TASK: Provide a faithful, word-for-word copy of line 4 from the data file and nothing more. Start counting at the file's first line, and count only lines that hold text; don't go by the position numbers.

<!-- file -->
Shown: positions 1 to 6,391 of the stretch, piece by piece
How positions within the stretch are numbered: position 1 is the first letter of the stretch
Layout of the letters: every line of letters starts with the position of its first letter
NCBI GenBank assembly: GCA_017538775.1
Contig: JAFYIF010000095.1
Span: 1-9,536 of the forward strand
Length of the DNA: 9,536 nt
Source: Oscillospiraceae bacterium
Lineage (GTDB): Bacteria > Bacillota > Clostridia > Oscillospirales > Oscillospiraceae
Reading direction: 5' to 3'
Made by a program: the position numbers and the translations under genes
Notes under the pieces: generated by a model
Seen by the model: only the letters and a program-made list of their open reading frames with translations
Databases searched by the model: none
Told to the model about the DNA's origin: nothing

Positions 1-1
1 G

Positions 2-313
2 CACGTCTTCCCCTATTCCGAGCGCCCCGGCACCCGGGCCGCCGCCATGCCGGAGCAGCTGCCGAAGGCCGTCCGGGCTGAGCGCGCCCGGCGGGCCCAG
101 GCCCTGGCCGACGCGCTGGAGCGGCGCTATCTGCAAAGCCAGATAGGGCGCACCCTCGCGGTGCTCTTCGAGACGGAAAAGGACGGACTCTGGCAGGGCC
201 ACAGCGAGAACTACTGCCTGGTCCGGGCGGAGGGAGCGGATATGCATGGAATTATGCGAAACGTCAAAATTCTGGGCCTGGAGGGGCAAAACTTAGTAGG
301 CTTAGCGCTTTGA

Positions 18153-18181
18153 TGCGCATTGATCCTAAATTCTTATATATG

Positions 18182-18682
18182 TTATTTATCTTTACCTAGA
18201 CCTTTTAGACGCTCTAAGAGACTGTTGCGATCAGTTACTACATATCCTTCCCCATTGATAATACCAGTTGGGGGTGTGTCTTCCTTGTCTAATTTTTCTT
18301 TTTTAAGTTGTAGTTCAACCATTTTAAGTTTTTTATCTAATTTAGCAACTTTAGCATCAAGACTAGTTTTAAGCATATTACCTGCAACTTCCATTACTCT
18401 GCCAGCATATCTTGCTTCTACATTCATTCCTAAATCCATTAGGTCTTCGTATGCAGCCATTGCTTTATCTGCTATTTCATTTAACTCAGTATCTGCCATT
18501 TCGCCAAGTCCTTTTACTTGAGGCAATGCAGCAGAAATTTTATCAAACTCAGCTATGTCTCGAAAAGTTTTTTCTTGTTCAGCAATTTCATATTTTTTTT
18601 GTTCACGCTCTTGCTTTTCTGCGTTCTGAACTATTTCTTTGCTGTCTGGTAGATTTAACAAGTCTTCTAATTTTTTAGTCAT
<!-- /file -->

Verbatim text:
NCBI GenBank assembly: GCA_017538775.1